Hall's returns give Chiefs a kick-start

ON THE NFL

Nfl Week 6

October 12, 2003|By KEN MURRAY

The phenomenon of Dante Hall's kick returns will put Josh Bidwell, Ryan Longwell and John Bonamego on the hot seat today at Green Bay.

If Hall launches another game-winning touchdown return, somebody on the Packers will be blamed. It might be the punter (Bidwell), the kicker (Longwell) or the special teams coach (Bonamego).

If he doesn't, the most tantalizing streak in recent NFL seasons will end and the Kansas City Chiefs might not escape Lambeau Field still unbeaten.

Hall, a fifth-round draft pick in 2000, has become the story within the story of the Chiefs' ascension. Without him, they probably are 2-3. With him, they are 5-0 and surprising Super Bowl front-runners.

The quick recap: Hall has returned a punt or kickoff for a touchdown in a league record four straight games. He has a touchdown return in seven of his past 10 games. His 93-yard punt return beat Denver last week, and his 97-yard kickoff return beat the Ravens the week before.

His next return touchdown will break the NFL record for combined touchdown returns in one season. And Dick Vermeil, the Chiefs' coach, predicts he will do it.

"I think it will happen again, and that time, it will be a real record," Vermeil said. "It's no fluke. It's not by accident. I'm not a prophet, but I know talent, and I know the attitude and what the coaches are doing."

In this case, the matchup of the day pits Bonamego against Frank Gansz Jr., who has pedigree because his father also coached special teams in the NFL. The question is whether Bonamego will kick to Hall. All week, TV analysts have been screaming that he can't.

But the Ravens nearly got away with it in Baltimore. Their coverage teams were exceptional in a Week 4 loss, until Hall took a do-over of a kickoff back the other way. Last week against the Broncos, he was a whirling dervish. He fielded a punt at his 7-yard line, reversed direction several times, retreated to the 2, and finally got outside containment. The Chiefs clipped on the play, but it wasn't called.

Vermeil does know talent, and he has made the 5-foot-8, 187-pound Hall a special project. The Chiefs have used him in their three- and four-receiver packages. He has delivered nine catches for 76 yards and 10 reverses for 65 more. Still, the pressure of the streak is mounting.

"I was thinking all week about how everyone expects me to do something," Hall said after the Denver game. "That made me feel a little uncomfortable. I kept thinking I should stay within myself and not try to do something special."

AROUND THE LEAGUE

Counting the cost

The clock is running on San Diego Chargers coach Marty Schottenheimer, whose team has lost nine games in a row and 12 of its past 14. The Chargers are the only 0-5 team in the league. General manager A.J. Smith said last week there will not be a coaching change before the season ends, but he made it clear there will be a price to pay for such dismal failure.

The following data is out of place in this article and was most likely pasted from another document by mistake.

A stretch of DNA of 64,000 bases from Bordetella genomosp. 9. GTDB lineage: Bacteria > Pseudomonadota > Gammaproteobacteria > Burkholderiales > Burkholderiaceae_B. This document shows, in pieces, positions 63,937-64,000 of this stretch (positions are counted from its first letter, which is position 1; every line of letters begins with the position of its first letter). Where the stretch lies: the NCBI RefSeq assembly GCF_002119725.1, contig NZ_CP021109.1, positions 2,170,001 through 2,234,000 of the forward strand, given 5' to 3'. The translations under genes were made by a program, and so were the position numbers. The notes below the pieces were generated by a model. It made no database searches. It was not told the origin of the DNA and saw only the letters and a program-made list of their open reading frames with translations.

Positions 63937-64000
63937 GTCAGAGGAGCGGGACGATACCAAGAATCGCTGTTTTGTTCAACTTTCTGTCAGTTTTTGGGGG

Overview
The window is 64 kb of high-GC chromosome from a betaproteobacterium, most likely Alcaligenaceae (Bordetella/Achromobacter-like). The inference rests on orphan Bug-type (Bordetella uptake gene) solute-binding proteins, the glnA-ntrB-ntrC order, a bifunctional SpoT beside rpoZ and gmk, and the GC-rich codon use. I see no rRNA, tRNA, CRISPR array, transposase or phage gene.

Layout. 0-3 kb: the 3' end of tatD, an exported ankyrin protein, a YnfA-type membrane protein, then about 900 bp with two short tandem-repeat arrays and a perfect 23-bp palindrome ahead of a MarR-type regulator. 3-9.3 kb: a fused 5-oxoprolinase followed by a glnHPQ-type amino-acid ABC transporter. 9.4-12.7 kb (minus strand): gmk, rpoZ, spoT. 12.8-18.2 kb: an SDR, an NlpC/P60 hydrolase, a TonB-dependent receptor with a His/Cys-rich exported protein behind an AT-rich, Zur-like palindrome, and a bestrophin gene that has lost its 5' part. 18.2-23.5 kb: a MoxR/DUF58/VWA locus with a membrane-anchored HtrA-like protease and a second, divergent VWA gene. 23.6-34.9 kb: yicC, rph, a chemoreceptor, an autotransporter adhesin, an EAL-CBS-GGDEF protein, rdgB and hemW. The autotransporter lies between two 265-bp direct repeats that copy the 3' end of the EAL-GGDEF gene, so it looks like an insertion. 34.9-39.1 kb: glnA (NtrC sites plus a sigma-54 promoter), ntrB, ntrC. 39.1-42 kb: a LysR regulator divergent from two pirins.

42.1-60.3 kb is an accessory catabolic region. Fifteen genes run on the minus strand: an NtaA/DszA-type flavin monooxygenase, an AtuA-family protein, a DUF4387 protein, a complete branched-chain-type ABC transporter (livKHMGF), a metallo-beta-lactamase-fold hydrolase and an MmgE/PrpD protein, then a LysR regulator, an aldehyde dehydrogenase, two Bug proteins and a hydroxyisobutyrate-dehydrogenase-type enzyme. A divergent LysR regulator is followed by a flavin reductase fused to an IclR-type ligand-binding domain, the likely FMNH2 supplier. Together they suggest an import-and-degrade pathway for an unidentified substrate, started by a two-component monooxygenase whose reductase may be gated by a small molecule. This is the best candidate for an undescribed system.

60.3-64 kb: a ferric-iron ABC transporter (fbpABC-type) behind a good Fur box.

"I know the coaches are trying very, very hard to prepare the football team, but obviously something is not right," Smith said. "We just can't seem to transfer it over to the football field. We're making too many mistakes. The confidence level is down, and you get confidence by victories, I know that."

After Schottenheimer stripped the team of defensive mainstays Junior Seau and Rodney Harrison in the offseason, his defense has been vulnerable to big plays. The Chargers have given up 28 plays of 20 or more yards, including 21 pass plays.

Manning's payback

If you wait long enough, things sometimes balance out in football. When Indianapolis Colts quarterback Peyton Manning erased a 21-point deficit in the final four minutes and won in overtime against Tampa Bay on Monday night, it balanced the family scale.

The flip side of Manning's miracle was his father's debacle in 1980. As quarterback of the 0-13 New Orleans Saints, Archie Manning took a 35-7 halftime lead against San Francisco. But the 49ers got two touchdowns in the third quarter and two more in the fourth to force overtime, where they finally won.

The score of both games was 38-35.

McNabb's decline

Donovan McNabb's slump continues. The three-time Pro Bowl quarterback for the Philadelphia Eagles ranks 14th in NFC passer efficiency, 15th in completion percentage (.504) and 15th in average yardage per attempt (4.71). He hasn't thrown a touchdown pass to a receiver in four games and has just one on the season. Most telling, he's struggled against man coverage.

"I'm not putting the ball in position where guys can react," he said. "I don't think it's a problem we can't solve."

They better solve it quickly because McNabb will see a lot of man coverage today against the Dallas Cowboys. And a loss in Dallas would leave the Eagles two games behind the Cowboys in the NFC East.

A. Johnson's impact

Receiver Andre Johnson has made a major impact on the Houston Texans' passing game this season with 26 catches for 346 yards and two scores. Texans quarterback David Carr hasn't been shy about going to Johnson, either.

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